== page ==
Embedded devices require a fully automated update. This is commonly referred to as an OTA (over the air) update. The technical implementation of this concept must take into account all the different storage media as well as all the various communication channels for the distribution of the update.
The constantly advancing complexity of system-on-chips expands the functional scope of the devices manufactured with them, and thus also places increasing demands on the update concept. Often, it is no longer just a processor that needs to be supplied with software, but also other components such as FPGAs, heterogeneously structured CPU cores or subordinate devices. Technologies such as containers or hypervisors allow third-party software to be used on an embedded device. This third-party software also requires a secure update, although it is desirable that in this case the update does not necessarily have to be delivered by the manufacturer of the device.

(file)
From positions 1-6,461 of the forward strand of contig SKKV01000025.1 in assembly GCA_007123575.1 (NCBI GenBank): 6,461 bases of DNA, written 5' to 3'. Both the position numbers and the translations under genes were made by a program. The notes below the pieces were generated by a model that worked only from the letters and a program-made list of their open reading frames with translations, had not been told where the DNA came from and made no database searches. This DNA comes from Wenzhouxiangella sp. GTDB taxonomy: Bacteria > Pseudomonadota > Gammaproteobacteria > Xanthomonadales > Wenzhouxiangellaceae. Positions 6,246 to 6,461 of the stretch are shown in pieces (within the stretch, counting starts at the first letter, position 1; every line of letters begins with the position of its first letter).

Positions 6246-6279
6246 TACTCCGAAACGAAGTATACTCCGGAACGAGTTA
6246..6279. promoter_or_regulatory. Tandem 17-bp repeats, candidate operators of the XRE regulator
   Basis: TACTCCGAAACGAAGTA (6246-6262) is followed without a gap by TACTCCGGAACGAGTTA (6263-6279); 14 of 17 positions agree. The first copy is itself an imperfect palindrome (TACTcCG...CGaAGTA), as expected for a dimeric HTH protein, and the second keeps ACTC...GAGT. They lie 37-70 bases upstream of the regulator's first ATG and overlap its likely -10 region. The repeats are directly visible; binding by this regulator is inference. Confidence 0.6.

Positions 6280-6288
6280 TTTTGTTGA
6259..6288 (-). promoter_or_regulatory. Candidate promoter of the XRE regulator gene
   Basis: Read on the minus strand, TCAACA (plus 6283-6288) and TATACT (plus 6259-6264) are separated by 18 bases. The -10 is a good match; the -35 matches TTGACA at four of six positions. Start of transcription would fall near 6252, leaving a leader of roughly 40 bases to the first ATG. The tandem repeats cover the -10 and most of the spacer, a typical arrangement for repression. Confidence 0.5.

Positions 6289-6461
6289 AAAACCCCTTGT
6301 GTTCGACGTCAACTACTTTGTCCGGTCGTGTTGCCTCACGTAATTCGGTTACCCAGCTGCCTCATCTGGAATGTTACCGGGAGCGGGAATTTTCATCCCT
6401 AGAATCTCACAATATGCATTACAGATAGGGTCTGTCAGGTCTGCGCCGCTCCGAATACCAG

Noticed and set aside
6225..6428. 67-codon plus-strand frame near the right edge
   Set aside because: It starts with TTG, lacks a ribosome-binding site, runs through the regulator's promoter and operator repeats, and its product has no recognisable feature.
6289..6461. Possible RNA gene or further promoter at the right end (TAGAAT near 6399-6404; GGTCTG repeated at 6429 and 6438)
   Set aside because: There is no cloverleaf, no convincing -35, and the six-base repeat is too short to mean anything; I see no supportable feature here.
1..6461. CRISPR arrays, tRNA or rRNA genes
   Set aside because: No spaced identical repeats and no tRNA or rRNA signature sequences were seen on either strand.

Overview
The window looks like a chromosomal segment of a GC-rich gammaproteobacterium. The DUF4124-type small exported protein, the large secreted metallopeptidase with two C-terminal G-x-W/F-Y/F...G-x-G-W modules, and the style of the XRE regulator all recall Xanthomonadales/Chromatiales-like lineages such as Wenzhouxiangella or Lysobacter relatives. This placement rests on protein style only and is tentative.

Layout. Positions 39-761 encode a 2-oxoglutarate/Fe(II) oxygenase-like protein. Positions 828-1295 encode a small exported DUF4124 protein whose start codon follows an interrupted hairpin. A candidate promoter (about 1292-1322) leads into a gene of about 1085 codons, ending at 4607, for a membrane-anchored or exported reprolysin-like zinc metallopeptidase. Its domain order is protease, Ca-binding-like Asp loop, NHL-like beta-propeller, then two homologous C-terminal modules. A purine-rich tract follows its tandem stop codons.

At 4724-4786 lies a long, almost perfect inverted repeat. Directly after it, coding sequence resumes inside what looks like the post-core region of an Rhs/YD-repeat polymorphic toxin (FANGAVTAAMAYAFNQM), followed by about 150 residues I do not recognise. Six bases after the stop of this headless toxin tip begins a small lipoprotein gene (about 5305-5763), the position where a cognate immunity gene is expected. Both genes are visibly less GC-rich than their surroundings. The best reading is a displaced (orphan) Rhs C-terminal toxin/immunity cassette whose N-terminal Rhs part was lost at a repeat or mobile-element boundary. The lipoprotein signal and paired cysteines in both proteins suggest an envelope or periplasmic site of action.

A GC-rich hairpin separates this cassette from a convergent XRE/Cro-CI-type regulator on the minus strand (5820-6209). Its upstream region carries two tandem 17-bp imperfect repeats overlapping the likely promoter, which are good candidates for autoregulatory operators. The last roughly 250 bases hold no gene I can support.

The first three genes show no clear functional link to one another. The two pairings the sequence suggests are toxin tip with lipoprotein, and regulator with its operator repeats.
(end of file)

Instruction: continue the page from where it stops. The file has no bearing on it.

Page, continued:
In addition, there are the ever-present high demands of industrially used systems. Because there is no operator sitting in front of the device who can manually trigger a reset in the event of an error. The demands on an update system that can be derived from this situation can be summarised as follows:
We have implemented these requirements on the basis of an open source tool (swupdate), which has received appropriate extensions from us. Our tool can be easily integrated into Yocto or Debian based build environments. An update then runs as shown below.
The above points describe the requirements of the target device regarding the update. In addition, one also needs a tool to which the device can log on and receive its update, and which can manage the devices.